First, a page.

Our civil justice system is built on the premise that a jury of disinterested individuals is in the best position to determine matters such as the credibility of witnesses and the amount of money that a person injured by another person’s negligence should receive in compensation for medical expenses, lost wages, pain and suffering, and so on.
Unfortunately, no system is perfect. Even juries sometimes get it wrong. When that happens, it is the trial judge’s job to grant a new trial so that justice may prevail.
Facts of the Case
In Kempson v. Casey, a case recently decided by the Court of Appeals of Tennessee, the plaintiff was a man who was allegedly injured when he was traveling along I-24 in Hamilton County, Tennessee, in a Toyota pickup truck. At the time of the accident, the plaintiff was stopped in heavy traffic on the interstate. According to the plaintiff, he saw a van approaching him from behind at a “pretty high rate of speed.” The van was driven by the defendant and owned by her employer, who operated a funeral transport service.
The plaintiff filed a negligence lawsuit against the defendants, the van driver and her employer, asserting that the driver’s negligence caused the accident and that the plaintiff had undergone a cervical discectomy and fusion, among other medical treatment, due to the wreck. The defendants admitted that the driver caused the accident but contended that the accident was not the cause of the injuries claimed by the plaintiff. A jury found that the plaintiff was not entitled to any damages as a result of the accident.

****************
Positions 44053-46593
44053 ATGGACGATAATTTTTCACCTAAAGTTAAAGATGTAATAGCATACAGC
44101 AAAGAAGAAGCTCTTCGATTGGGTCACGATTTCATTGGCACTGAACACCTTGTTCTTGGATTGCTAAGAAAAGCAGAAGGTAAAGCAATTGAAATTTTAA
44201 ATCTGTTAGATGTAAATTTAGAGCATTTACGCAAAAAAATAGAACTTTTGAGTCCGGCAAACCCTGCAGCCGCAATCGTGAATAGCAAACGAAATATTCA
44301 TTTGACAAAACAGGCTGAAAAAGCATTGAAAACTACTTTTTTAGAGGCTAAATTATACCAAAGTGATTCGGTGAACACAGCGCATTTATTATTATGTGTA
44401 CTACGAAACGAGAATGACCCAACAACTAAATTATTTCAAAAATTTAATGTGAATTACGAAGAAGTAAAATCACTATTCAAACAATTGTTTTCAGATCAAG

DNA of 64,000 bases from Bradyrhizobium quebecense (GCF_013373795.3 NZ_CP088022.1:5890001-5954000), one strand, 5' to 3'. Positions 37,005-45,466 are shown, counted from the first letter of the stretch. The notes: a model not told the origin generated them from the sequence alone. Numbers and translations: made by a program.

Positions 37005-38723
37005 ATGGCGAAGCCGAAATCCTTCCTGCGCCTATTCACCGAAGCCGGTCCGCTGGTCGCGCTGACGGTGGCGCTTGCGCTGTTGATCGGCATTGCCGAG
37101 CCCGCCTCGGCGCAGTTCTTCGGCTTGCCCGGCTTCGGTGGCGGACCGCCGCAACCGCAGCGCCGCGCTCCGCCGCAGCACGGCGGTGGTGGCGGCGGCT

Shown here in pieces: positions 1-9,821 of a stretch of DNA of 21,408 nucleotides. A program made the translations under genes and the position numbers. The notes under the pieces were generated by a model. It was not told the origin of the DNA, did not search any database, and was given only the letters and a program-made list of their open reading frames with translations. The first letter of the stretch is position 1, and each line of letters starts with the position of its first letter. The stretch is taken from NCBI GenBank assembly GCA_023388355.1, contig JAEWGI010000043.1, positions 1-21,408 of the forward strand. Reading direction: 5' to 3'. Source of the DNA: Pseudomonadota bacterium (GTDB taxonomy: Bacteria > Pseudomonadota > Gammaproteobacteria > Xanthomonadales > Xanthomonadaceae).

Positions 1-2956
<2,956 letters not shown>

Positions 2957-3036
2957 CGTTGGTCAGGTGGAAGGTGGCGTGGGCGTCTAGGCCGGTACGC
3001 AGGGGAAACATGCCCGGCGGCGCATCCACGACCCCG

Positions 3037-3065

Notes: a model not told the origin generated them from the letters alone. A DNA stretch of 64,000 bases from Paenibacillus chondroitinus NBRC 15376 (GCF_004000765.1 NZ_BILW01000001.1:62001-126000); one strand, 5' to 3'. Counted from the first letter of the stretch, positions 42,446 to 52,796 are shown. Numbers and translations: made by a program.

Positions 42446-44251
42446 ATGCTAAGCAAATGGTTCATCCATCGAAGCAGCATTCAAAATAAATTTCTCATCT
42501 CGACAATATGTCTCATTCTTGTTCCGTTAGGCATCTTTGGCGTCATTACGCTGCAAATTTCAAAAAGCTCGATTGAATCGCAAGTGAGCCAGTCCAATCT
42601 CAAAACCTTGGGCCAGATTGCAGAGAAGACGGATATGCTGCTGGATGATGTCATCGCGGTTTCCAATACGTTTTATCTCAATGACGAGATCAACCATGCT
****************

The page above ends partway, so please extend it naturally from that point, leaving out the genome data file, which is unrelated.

Issues on Appeal
Was there material evidence to support the jury’s verdict? Did the trial court judge abuse his discretion in not granting a new trial?
The Appellate Court’s Decision
The court of appeals vacated the trial court’s judgment on the jury’s verdict and remanded the case for a new trial on the issue of damages. According to the court, there was no material evidence to support the jury’s award of no damages to the plaintiff. In their verdict, the jury both failed to consider the aggravation of a preexisting condition and failed to compensate the plaintiff for expenses that were unrefuted by the proof in the case.
According to the court, when the reasonableness and necessity of medical expenses are demonstrated by unrefuted expert proof, the plaintiff in a negligence action is entitled to recover those expenses and possibly more.
For Help with an Auto Accident Lawsuit in Tennessee
Being involved in an accident can be confusing and stressful. The experienced Tennessee car accident lawyers at English, Lucas, Priest & Owsley can advise you of your legal rights and help you take the necessary steps toward pursuing compensation for your injuries. Call us at (270) 781-6500 to schedule a free consultation. Please be mindful that the statute of limitations sets an outer limit for the time for asserting a claim in a personal injury case.
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